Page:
Create a summer canine fun kit

summerfido
July 28, 2014

By Ryan Gierach, West Hollywood, California

There is nothing that beats preparation, especially if you’ve got Fido on a summer outing.

The list of potential summer pratfalls for your doggie seems endless, with mosquito bites and tick attacks to fleas and sunburn, this time of year presents hazards aplenty.

Take precautions to keep your doggie running faster and flying higher - or buy it some P.F. Flyers.

Take precautions to keep your doggie running faster and flying higher – or buy it some P.F. Flyers.

Fortunately, you and Fido can frolic freely if you take the correct steps to prevent a doggie disaster.

The occasion might be a weekend staycation, picnic at a local park, a weekend at a beach or mountain resort, a daylong hike, or a weekend camping trip in the woods – gosh, I hadn’t thought of all those things to do with the mutt.

Anyway, there is a handy checklist put together by dog experts that can help you avoid the worst of the potential dangers, including the danger of poisoning your dog as you try to protect it.

1. Sunscreen

Dogs can get sunburn too – I know my blond little WeHo does, so apply a children’s sun-protection product with a minimum SPF of 15 to hairless areas (especially the snout and inner thighs) or areas exposed by a part.

Zinc oxide is a no-no! Do not give an animal a treatment containing it, as it is toxic if licked.

Zinc oxide is a no-no! Do not give an animal a treatment containing it, as it is toxic if licked.

Beware! See to it the product contains no zinc oxide, which is highly toxic to dogs and, if licked, poses its own dangers to Fido. Geez, life’s hard.

2. Pests

A new discovery, called nontoxic neem oil, is another biopesticide that prevents fleas, mosquitos, and other flying menaces from coming near you or your dog. Neem is also effective at treating any type of temperature or chemical burn, which makes it perfect for soothing a sunburn.

If you’re camping or picnicking, sprinkle a few drops on the ground near your tent or blanket for an invisible shield against pests

3. When ticks attack

Neem is no match for disease-spreading bloodsuckers. To shield Fido against ticks, pack up a few teaspoons of diatomaceous earth in a small receptacle, Just these few teaspoons of the nontoxic white powder, massaged through the coat down to the skin, is enough to keep Fido protected from disease-carrying ticks. (The powder actually desiccates the tick’s exoskeleton, killing it.) When your dog gets wet, dry him off and reapply.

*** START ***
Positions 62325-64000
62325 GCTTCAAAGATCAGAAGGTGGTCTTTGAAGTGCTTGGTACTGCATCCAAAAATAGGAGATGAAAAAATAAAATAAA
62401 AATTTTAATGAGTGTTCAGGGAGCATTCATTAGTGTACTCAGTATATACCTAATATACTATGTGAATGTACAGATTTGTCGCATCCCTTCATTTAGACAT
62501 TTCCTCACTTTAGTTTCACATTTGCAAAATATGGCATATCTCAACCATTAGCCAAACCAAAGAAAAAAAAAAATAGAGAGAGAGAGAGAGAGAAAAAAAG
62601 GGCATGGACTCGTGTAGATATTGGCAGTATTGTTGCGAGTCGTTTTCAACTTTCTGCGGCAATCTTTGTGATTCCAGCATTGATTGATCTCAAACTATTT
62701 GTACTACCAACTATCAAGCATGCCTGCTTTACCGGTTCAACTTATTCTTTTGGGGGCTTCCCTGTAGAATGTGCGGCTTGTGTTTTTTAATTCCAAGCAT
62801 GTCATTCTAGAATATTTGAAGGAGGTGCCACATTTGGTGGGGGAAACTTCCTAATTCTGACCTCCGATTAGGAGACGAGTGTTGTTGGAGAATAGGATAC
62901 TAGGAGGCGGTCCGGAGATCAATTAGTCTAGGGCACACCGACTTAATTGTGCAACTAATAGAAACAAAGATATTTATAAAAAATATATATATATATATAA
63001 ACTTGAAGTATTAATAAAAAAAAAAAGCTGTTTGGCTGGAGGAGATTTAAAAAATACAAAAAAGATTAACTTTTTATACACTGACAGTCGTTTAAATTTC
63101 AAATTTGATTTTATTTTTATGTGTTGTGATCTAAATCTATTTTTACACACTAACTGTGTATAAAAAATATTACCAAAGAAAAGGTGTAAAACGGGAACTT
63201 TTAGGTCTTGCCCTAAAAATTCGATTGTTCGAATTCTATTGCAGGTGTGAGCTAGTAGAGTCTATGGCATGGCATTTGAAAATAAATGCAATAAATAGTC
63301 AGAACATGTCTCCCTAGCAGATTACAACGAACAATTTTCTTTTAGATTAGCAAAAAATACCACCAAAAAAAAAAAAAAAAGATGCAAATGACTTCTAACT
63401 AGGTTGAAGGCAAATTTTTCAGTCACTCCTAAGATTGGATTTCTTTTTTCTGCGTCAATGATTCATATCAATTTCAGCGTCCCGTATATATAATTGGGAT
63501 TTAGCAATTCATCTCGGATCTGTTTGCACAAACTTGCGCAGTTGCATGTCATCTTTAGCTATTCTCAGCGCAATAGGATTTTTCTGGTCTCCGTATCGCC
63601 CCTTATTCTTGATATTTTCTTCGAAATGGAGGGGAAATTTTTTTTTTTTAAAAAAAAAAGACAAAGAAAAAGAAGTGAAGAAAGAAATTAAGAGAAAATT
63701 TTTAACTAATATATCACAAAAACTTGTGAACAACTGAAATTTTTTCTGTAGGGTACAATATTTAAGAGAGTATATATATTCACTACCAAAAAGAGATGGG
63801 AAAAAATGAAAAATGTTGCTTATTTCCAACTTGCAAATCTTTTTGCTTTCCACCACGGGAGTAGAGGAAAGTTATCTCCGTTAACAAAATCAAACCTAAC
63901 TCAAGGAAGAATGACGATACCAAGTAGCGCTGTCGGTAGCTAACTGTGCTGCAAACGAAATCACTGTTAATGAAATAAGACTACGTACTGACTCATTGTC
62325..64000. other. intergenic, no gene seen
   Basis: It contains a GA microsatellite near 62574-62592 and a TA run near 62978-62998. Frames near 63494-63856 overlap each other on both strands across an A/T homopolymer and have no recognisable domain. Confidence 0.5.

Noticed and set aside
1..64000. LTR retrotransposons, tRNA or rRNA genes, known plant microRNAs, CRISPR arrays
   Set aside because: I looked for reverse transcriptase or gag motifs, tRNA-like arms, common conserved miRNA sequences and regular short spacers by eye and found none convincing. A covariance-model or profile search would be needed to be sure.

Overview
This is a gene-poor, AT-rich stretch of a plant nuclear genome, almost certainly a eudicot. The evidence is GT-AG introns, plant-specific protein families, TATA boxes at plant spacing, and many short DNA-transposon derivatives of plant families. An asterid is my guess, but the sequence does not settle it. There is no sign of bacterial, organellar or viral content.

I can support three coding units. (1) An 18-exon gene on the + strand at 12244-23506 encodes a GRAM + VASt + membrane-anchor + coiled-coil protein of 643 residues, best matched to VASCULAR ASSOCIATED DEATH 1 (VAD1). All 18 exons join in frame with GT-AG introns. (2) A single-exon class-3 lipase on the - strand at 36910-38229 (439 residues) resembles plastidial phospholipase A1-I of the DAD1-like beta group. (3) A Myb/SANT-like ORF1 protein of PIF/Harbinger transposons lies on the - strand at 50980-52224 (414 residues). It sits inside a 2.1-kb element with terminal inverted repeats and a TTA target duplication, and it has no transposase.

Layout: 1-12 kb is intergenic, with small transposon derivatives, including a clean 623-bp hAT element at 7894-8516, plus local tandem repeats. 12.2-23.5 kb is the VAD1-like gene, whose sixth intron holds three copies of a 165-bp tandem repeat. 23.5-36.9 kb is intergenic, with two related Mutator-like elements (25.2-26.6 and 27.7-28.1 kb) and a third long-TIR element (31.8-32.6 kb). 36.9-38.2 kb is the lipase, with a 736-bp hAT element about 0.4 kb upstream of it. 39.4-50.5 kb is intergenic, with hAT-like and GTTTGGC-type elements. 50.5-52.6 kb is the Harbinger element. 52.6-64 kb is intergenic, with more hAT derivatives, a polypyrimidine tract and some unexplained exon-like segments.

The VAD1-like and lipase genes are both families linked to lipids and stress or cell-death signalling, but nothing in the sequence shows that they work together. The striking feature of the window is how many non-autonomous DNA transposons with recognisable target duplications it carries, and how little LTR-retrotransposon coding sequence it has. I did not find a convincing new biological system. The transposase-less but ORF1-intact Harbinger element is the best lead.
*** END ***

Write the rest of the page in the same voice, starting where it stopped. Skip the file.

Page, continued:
4. Fido first aid

You’ve got yours. And it may even match your dog’s. Bring a bottle of vodka and tweezers. If ticks do get to Fido, disinfect the area with the booze (yes, you may drink the rest), and pull the ticks off with the tweezers. Animals hate the strong smell of rubbing alcohol, so will respond to the lack of odor of vodka As you want them to, calmly.

For first aid, bring vodka (not Russian vodka, remember) because dogs don't like the smell of rubbing alcohol.

For first aid, bring vodka (not Russian vodka, remember) because dogs don’t like the smell of rubbing alcohol.

5. Drinks

Well, vodka may be all well and good, but it does nothing to hydrate a person – or a dog. Dehydration is no fun for Fido, and dogs get thirsty quickly, whether in the city or the country.

So bring along a collapsible dog water bowl for handy hydration of the hounds around you.

6. Stow it and go

It’s best if you centralize all this stuff into a single bag you can grab and run with when the feeling strikes. That bag will vary from breed to breed, simply because of any “extras” you might pack along (WeHo hates to go somewhere without his ball) or based on the size of your dog.

Pet shops, especially in West Hollywood and Beverly Hills, have a terrific selection of bags of any size, shape, material and design. So whether you’re a leather daddy with a rotty or a diva with a puff ball, the right bag is out there for you.

summerfido